November 27, 2015 goMowgli 0Comment

What story can I possibly tell about the place which in itself is a beautiful poetry? About where should one go to, I could possibly end this Hampi guide with just two words – go everywhere.

I kept wondering about why Hampi, the place which is covered in ruins, has such a laidback and soothing aura to it. Aren’t ruins supposed to be reminders of wars, destruction and bloodshed? With gigantic boulders all over the place and the river with green banana plantation in the background, this place can set your imagination on fire – a very liberating feeling indeed. May be this is where all my answers lay – in the imagination. Instead of being reminders of the gruesome past, every piece of relic is an indication of the flourishing empire that Hampi once was. I am sure every pair of eyes looking around is imagining the merchants exchanging horses for gems, colourful festivals, bustling market, bejeweled courtesans, and everything that once was. And this takes away all the attention from the destruction and makes Hampi one of the most sought after places in India.

Speaking of which, one cannot go to Hampi and not get curious about the tales from the history.

 The city of Pampakshetra

Once one of the richest cities in the world, there is a story about how the empire was built. It was not by conquest, not by fighting or killing but it was built by coming together. Legends have it that Harihara and Bukka saw an unusual sight during a hunting expedition and thus, an Empire was born – the Vijayanagara Empire.

Where stones tell a story

A must in Hampi guide is the Virupaksha temple

Virupaksha temple – The first thing that anyone would turn their heads to in Hampi is the Virupaksha temple and so it just makes sense to begin the Hampi guide with this. The majestic temple dome and the pillars, the beautiful pillars captivate everyone walking around here. Moreover, this is the only temple where prayers are being offered.

Hemakunta hill is a sure shot in Hampi guide

Group of temples in the Hemakunta hills – To have a panoramic view of the Virupaksha temple, with the boulders in the background, there could be no better place than the Hemakunta hills. Legend has it that when Shiva married the local girl Pampa here, the heavens showered gold. Hence, the hill is called Hemakunta, which translates to heap of gold.

Hampi guide and Vittala temple re synonymous

Vittala temple – Well well! How could any Hampi guide not mention this one? This is the place where you will find the famed stone chariot which is the trademark of Hampi. Rightly so, because the stone chariot is a brilliant piece of art. The stone chariot is often assumed as single stone monolithic chariot. As it seems so at first glance, however, it is masterly built interlocked stone blocks. The joints are smartly hidden in the structure.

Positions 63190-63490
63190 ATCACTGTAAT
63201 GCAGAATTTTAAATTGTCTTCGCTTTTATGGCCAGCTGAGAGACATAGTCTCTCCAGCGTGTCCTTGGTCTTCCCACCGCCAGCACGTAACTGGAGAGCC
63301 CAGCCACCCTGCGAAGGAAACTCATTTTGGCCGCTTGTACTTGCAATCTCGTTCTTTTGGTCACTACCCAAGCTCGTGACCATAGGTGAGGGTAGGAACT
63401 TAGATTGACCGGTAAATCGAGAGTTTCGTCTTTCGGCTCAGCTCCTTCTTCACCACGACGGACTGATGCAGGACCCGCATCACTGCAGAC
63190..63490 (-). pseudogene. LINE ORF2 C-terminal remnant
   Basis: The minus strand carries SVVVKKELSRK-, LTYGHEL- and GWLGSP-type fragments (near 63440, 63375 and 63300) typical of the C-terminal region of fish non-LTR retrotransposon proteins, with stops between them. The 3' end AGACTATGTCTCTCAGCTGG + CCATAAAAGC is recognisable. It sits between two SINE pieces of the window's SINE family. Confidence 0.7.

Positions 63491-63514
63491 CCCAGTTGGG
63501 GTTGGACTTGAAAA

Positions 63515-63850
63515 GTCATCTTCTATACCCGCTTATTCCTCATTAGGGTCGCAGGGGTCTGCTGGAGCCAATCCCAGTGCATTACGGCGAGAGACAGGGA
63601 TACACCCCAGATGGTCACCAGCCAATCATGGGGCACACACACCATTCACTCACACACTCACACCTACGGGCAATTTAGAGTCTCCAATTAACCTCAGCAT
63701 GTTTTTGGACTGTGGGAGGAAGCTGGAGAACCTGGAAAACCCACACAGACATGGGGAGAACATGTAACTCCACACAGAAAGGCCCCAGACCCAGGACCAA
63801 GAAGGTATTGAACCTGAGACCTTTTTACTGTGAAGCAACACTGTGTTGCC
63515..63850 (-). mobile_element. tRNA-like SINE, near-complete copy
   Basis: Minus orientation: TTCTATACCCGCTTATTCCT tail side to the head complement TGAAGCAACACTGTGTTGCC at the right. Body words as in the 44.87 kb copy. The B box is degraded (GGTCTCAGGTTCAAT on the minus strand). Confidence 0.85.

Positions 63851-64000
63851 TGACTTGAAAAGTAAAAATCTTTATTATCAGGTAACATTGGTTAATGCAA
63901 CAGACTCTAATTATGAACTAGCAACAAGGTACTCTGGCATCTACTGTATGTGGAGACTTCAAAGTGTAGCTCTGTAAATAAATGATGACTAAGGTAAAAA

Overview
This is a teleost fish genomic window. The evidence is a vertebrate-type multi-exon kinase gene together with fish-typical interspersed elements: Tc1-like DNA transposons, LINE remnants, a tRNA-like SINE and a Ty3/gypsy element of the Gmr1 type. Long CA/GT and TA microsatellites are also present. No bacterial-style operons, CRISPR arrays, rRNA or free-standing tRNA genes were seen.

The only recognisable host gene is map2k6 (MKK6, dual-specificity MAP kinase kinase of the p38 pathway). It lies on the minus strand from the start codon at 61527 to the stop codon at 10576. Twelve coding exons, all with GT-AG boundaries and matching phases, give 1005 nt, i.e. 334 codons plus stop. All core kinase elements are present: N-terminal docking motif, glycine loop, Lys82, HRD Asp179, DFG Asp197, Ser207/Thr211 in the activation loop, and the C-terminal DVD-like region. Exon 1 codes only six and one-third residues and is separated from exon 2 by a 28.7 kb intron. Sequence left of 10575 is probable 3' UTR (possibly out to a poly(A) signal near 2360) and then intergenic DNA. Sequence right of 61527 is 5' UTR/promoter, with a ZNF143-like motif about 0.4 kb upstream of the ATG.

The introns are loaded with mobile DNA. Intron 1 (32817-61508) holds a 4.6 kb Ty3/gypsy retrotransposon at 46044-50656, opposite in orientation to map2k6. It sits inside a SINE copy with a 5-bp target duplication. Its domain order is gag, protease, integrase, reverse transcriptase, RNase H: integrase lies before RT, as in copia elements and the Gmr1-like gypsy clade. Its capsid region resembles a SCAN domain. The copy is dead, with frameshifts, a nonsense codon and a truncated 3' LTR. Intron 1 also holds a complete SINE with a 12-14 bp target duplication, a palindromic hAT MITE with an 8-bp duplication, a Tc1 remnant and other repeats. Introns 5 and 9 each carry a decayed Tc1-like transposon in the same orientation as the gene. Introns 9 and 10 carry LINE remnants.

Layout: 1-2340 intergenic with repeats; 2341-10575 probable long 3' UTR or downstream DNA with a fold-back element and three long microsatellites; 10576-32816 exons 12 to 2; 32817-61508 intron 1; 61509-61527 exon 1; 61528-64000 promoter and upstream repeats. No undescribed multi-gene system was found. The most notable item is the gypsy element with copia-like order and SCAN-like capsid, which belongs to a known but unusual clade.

This temple is also known for the musical pillars. It is believed that that the musicians would perform in the temple pavilion which is adorned with pillars. Upon being struck, the pillar would create musical notations.

Anjaanadri temple – This place is considered to be the birth place of the monkey God, Hanuman and here is a temple dedicated to him. Perched on top of huge boulders, this place makes for a great point to enjoy sunrise and sunset. They say anyone can enjoy a sunset but it takes determination to enjoy a sunrise. You Hampi guide recommends to head here for a sunrise.

Underground Shiva Temple: This temple for some reason was built several metres below the ground level due to which the sanctum and other main parts of temple remain under water for most part of the year.

Krishna temple has a legend - must include in the Hampi guide

Krishna Temple: This temple in Hampi is a place that should not be missed. The temple was built to commemorate the conquest of the kingdom of Udayagiri (present day Orissa) by King Krishnadevaraya. The main idol of this temple is displayed in Chennai state museum.

Hampi guide cannot be written without mentioning this beauty

Royal enclosure: The royal enclosure of Hampi was once a seat of power for the rulers of Vijayanagara emperors. Now it’s mostly in ruins and one can only see the basement of the palace. In it, resides the stepped tank, Mahanavami Dibba (the great platform).

Zenana enclosure: This enclosure houses in it, lotus mahal (dressing place for queen), a wide ground that has royal elephant stable and a small museum with collections of sculptures found during excavation.

Matanga hill: If you are up for an adventurous trek, then there is no place better than Matanga hill in Hampi. Being at the centre of Hampi and the highest point, this is the best place to get an aerial view of the spectacular place. You could also witness a quiet sunset on the hill. There are several routes to hike up the hill and would take 30min to do so.

Hampi Bazaar: This stretch of 100 feet road was once a happening bazaar (market) for selling and buying goods. The road stretches from Virupaksha temple to the foot hills of Matanga hill. Legend has it that merchants sold heaps of gold coins in these streets – such was the wealth of the kingdom. You get to see one storey stone lanes on either side of Hampi Bazaar.